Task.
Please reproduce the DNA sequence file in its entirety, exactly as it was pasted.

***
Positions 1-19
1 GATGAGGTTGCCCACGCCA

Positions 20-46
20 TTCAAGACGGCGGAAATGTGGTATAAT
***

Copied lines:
Positions 1-19
1 GATGAGGTTGCCCACGCCA

Positions 20-46
20 TTCAAGACGGCGGAAATGTGGTATAAT